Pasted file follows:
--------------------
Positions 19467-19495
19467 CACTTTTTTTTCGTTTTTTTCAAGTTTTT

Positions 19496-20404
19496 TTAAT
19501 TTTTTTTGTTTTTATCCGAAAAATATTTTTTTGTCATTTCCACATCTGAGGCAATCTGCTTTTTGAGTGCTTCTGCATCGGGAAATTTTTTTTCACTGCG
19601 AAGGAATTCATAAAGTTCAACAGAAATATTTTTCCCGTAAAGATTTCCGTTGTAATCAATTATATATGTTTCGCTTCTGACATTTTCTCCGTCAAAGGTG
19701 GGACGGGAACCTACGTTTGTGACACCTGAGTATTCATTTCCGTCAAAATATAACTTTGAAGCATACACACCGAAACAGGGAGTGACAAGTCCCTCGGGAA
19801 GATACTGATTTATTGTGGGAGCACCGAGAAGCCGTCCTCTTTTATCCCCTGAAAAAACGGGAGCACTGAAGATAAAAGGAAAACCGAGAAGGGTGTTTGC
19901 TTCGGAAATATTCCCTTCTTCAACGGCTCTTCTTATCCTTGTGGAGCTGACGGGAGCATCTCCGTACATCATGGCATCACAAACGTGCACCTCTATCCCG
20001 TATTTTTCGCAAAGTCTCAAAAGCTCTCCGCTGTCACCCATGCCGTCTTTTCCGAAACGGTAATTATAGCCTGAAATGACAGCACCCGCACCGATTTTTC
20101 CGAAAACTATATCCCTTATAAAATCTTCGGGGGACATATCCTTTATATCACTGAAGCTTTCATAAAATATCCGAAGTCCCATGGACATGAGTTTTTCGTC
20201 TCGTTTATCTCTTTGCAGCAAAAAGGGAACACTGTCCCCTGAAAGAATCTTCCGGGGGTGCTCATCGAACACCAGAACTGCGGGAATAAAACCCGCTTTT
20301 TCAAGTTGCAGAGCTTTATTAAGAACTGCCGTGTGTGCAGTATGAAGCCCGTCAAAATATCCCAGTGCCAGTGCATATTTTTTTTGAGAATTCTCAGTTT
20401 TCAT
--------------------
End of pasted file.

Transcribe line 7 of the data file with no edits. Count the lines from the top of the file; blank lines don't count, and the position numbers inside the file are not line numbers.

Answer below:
19701 GGACGGGAACCTACGTTTGTGACACCTGAGTATTCATTTCCGTCAAAATATAACTTTGAAGCATACACACCGAAACAGGGAGTGACAAGTCCCTCGGGAA